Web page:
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The Poor Judge of Character

I was looking for work back in the 70’s. It’s really nothing new. You  can ask the NAACP about it, we are not lazy people or stupid thinking that we don’t have to work. We are always looking for work. So this was back in the 70’s, 1977, I believe. I visited one of my best friends an older fellow by one year who has done well with work since he was the H.S. Valedictorian and a basketball star. We were talking about working for the Department of Children and Family, doling out the food stamps and whatever. I didn’t know the operation the way I do today, but my friend had worked there, as had his mother and older brother and he, Tom is his name, asked me if I was a good judge of character and I said something you never say when you interview for work. I said I didn’t think I was. Maybe I didn’t think the job was so good as I had seen these people stuck at their desks for hours on end with no windows and just a desk and some other shit on it, the 2 or 3 chairs, etc. It looks pretty glum. In fact I remember my mom had a pretty glum place to work but at least there was light. She worked in what was called the Engine House at a railroad yard in Long Island City called Sunnyside. Talk about an OXYMORON. There was a bit of sun but few of the working people there were particularly sunny, especially not mom’s husband, my father, who was a foreman in the yard. Anyway, those old wooden rolling chairs, the coffee m akers, the official shit on the walls, etc. really make for a gloomy picture. So, I said I was not a very good judge of character and boy does that seem to have bit me in the ass. Nobody is as they seemed to be anymore. My family is not dependable, my friends are not friendly, and America just isn’t really free anymore. I’m in debt  up to my ass and no one is standing up to help me.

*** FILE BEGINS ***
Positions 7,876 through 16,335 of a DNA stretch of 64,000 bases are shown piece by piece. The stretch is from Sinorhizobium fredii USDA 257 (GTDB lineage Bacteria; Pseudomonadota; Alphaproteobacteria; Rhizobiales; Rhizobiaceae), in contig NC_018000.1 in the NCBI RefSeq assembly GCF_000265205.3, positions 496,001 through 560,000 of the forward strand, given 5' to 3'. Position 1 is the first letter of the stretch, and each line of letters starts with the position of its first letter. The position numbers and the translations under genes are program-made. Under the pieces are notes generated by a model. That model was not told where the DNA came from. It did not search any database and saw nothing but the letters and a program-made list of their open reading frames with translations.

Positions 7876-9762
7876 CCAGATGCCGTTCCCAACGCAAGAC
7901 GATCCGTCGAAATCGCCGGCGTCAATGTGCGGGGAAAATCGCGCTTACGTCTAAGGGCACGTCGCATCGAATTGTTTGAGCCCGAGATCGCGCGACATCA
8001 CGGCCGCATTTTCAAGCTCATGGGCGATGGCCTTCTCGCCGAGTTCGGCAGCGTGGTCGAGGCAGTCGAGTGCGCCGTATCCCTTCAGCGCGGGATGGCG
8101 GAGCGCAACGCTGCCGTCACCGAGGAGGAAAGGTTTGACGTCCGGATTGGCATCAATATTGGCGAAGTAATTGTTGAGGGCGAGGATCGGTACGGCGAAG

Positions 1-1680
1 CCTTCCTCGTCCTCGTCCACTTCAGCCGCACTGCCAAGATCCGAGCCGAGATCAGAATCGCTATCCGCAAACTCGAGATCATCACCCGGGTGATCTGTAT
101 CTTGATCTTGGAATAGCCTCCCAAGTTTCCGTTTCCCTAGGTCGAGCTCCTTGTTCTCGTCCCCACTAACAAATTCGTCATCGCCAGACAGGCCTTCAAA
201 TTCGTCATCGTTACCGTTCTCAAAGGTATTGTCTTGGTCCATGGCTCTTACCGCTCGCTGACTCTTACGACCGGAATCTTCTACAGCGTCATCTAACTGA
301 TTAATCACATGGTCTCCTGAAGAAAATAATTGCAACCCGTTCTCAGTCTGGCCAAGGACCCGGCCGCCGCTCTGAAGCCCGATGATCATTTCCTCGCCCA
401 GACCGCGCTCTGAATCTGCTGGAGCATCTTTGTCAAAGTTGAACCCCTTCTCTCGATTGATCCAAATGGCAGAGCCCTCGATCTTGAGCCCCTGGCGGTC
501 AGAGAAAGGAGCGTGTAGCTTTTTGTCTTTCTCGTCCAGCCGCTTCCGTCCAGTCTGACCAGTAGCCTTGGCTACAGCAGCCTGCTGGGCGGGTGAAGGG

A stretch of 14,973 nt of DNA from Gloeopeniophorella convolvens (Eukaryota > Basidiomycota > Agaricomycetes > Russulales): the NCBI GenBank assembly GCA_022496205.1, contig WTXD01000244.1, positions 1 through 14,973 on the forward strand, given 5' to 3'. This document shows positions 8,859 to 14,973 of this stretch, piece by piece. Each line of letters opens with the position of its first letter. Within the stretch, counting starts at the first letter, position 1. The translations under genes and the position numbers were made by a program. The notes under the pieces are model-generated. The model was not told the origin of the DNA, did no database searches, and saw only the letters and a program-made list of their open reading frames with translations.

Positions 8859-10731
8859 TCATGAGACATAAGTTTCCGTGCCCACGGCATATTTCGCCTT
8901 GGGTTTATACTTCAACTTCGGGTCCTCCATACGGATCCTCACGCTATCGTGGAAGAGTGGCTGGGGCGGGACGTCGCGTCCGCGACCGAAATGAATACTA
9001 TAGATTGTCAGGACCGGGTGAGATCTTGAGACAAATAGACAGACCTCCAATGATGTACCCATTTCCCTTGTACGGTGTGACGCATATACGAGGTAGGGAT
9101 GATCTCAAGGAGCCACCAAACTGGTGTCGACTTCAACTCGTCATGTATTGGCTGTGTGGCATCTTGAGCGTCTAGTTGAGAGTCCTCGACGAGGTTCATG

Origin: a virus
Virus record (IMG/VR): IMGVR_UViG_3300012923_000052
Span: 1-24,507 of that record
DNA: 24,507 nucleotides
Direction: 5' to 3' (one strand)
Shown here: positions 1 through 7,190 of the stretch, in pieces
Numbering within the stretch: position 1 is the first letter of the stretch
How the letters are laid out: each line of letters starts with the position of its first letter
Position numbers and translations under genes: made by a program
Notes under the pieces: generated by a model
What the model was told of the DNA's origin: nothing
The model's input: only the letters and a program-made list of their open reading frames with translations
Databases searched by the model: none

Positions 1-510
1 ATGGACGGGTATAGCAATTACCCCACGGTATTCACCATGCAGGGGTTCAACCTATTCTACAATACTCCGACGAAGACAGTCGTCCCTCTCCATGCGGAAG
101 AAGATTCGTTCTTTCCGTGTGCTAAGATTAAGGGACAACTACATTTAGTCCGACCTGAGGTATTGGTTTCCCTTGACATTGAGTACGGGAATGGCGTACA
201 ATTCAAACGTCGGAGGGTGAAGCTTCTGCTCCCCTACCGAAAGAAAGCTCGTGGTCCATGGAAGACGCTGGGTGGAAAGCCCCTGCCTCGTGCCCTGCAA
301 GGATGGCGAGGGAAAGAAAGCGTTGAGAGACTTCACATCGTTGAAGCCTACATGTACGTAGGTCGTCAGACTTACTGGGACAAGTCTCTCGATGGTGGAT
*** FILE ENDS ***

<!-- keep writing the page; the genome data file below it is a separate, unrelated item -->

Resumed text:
Agnes V. Bryan at the Engine House in Sunnyside Yard

Mom at the Engine House

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